Interesting Finds: Issue #19

Charlie Brown, My Favorite Holiday Films and the disappointment of Wonder Woman 1984

Each week, I curate and spotlight the most curious content I find. Given yesterday was Christmas, I’m dedicating this edition to 3 things relevant for the holidays: Charlie Brown, Favorite Holiday Films and the disappointment of Wonder Woman 1984.

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Charlie Brown vs Global Warming

A Charlie Brown Christmas was released in 1965 and was the first TV special based on the famous "Peanuts” comic strip by Charles Schulz. Courtesy of the Great Falls Tribune:

“A Charlie Brown Christmas” is perhaps the most beloved animated children’s special ever produced. It’s the story of an awkward and humble boy’s attempts to find the true meaning of Christmas.

“A Charlie Brown Christmas” resonated with 1965 television audiences in a way no other children’s programming had before.

The article goes onto describe how this animated TV feature “nearly single-handedly broke the aluminum Christmas tree industry” which was all the rage in the 50s and 60s. But first some historical context setting for the special’s release:

It’s important to consider the historical context within which “A Charlie Brown Christmas” arrived.

President Kennedy had been assassinated in Dallas just two years earlier. Peaceful civil rights protesters had been brutally clubbed by state troopers on a bridge in Selma, Alabama, and tens of thousands of young American men were being shipped off to fight and die in a strange corner of Southeast Asia called Vietnam.

The nation was hungry for reassurance — a return to a nostalgic past that was simple, sincere, honest and understandable.

“A Charlie Brown Christmas” helped to fill that void, and the foil that was used to represent all that was wrong with Christmas was the aluminum Christmas tree.

Now for the death of the aluminum Christmas tree:

While public and critical acclaim for "A Charlie Brown Christmas" was near universal, it came at the expense of aluminum Christmas tree manufacturers.

Suddenly, their foil needles didn’t seem to sparkle so brightly. None of this was helped by the fact that around the same time, new plastic trees with lifelike, polyethylene needles began entering the market.

The aluminum tree market collapsed. Sales plummeted, and, in 1970, the Aluminum Specialty Company discontinued its production of aluminum Christmas trees.

Close to a million were produced, but, in the end, most of them ended up in trash cans and flea markets. In the 1980s, it was not uncommon to find aluminum trees that once sold for $30 or more to be in a discount bin for 25 cents.

And there you have it: Charlie Brown killed the aluminum Christmas tree market, and helped drive us all back to cutting down real trees and hauling them into our living rooms for a month out of every year.

Favorite Holiday Films

My list of top holiday movies that we keep coming back to year after year. It wasn’t until I wrote out this list that I realized 3 of the 5 movies we were released in the same year. Something about 2003 resonates with the Chow house?

  1. Four Christmases (2008)

  2. Elf (2003)

  3. Bad Santa (2003)

  4. Love Actually (2003)

  5. A Charlie Brown Christmas (1965)

If you’re going to watch any movie of the above 5, start with Four Christmases. It’s so damn funny, it gets us every time, and we are always surprised to learn so many people haven’t seen this movie. Here’s one scene to wet your appetites that takes the awkwardness of the holidays to the next level:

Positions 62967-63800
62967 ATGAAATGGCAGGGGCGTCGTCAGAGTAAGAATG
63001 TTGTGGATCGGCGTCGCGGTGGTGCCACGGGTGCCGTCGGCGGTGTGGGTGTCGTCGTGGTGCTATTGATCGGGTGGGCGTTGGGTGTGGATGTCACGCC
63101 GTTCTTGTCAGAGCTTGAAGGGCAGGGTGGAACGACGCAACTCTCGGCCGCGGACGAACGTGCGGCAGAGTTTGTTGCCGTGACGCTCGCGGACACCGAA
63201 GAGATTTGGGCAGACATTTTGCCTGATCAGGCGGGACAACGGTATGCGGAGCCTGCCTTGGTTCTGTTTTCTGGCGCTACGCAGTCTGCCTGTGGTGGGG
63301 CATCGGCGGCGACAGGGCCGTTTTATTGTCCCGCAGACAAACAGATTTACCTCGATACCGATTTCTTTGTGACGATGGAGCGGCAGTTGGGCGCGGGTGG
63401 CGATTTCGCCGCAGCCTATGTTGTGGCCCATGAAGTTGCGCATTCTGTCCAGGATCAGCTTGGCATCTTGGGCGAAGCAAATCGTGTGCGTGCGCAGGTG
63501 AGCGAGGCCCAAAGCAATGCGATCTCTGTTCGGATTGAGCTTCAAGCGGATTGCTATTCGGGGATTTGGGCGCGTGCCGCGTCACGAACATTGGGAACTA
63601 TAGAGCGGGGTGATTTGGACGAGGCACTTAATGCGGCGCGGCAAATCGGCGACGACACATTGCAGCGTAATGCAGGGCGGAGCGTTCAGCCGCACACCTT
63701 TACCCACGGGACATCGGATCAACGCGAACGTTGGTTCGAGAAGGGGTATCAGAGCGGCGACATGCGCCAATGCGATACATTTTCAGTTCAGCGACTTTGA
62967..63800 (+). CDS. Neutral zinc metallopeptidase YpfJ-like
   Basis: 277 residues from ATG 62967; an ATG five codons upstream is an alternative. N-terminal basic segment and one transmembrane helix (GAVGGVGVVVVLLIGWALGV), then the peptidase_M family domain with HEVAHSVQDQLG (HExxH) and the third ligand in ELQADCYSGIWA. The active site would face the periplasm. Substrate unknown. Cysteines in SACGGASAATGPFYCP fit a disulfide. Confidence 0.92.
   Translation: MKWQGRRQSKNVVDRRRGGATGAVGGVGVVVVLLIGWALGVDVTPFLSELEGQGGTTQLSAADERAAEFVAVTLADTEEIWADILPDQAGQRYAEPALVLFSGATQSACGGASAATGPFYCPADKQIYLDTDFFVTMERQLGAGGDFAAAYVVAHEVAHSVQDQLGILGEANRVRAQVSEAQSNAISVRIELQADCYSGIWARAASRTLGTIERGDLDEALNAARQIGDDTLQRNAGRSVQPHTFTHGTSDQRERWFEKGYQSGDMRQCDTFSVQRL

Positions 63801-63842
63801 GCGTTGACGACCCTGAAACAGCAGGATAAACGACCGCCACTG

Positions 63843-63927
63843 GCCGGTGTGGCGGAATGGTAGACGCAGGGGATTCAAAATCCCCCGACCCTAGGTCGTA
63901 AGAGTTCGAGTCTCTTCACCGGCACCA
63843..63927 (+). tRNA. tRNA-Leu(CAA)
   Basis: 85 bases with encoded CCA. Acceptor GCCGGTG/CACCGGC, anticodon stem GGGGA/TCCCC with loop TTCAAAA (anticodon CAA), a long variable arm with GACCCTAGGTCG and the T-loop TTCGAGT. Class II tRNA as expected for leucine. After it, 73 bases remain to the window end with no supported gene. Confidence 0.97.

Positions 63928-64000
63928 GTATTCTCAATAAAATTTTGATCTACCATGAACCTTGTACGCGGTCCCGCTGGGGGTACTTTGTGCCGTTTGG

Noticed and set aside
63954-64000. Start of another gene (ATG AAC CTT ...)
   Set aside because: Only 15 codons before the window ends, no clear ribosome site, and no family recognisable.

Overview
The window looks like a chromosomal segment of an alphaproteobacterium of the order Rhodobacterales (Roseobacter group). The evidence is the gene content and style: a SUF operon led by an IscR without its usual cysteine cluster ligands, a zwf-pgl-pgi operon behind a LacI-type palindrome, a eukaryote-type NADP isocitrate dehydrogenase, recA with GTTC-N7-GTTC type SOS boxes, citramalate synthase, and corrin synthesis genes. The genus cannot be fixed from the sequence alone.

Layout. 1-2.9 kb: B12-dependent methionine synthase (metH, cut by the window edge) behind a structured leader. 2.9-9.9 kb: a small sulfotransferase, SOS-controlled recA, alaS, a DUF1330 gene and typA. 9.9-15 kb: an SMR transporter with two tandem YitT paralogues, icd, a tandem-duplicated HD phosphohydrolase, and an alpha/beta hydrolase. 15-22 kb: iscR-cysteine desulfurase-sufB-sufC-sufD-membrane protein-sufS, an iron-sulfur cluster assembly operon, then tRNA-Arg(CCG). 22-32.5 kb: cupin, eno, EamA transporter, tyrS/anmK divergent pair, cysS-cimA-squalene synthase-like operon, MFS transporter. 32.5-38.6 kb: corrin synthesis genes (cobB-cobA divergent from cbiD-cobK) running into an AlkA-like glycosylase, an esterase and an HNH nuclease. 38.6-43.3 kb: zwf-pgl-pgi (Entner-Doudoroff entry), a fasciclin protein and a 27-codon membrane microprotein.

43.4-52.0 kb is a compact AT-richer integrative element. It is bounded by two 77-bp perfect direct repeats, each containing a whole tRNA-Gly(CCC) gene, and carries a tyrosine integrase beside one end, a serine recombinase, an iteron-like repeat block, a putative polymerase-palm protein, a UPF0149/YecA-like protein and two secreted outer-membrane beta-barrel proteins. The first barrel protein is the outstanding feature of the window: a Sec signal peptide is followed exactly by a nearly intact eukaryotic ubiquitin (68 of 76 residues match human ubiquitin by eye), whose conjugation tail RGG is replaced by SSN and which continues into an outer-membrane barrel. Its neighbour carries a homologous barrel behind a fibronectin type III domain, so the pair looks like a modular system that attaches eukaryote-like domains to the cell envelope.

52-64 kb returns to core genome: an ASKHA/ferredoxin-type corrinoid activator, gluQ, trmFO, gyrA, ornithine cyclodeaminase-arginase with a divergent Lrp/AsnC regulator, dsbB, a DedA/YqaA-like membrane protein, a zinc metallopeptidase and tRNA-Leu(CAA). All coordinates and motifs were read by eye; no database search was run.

Playstation 5 Excitement

Sony’s launch of the Playstation 5 has been a debacle with massive inventory shortages and scalpers commanding 2-3x premiums. Given the pandemic, video games have been more popular than ever, and I can’t imagine how many disappointed households there are around the world vying for a PS5.

After 6 weeks of monitoring sites manually and with bots, I was unbelievably able snag one for pickup on Monday! This video captures my excitement well. Hat tip to Kiran for sending this to me 😂

Wonder Woman Nineteen Eighty Meh

Warning: While I don’t give details, if you want to completely avoid spoilers to Wonder Woman 1984, skip this section!

We were eagerly anticipating the release of Wonder Woman 1984, and signed up for HBO Max for the premiere yesterday. After spending over 2.5 hours watching it, we were decidedly disappointed in the entire film despite it capturing the nostalgia of the 1980s well. Here’s our take:

  1. Tired: Every superhero movie requires there to be a villain, or two, that’s hell bent on world domination. The issue with WW1984, is that the execution is weak and tired. As a viewer, you fail to connect to the villains nor ever empathize with their plight and motivation. It doesn’t help that we’ve seen countless movies with the exact same setup and plot mechanics. I expected better from a movie in 2020, let alone the sequel to a movie that has grossed nearly a billion dollars in the box office.

  2. Action: It lacked the action we’ve come to expect from these big budget superhero flicks. There were 3-4 action scenes that we recall, and all failed to capture the soul and wonderment of the first film.

  3. Music: While the overall music score was good (Hans Zimmer!), the Wonder Woman theme song just didn’t come through well enough to connect the viewer to the action. Think of the scenes in the first film and in Batman vs Superman. When her theme song came on, you were glued to the screen! That just didn’t happen in WW1984 and it wasn’t until watching this film that I realized how magical this was in previous films and appearances she’s had in other DC films.

Despite my critique, the film is worth watching. Just don’t go in expecting too much and you’ll leave entertained. Our rating is 5/10.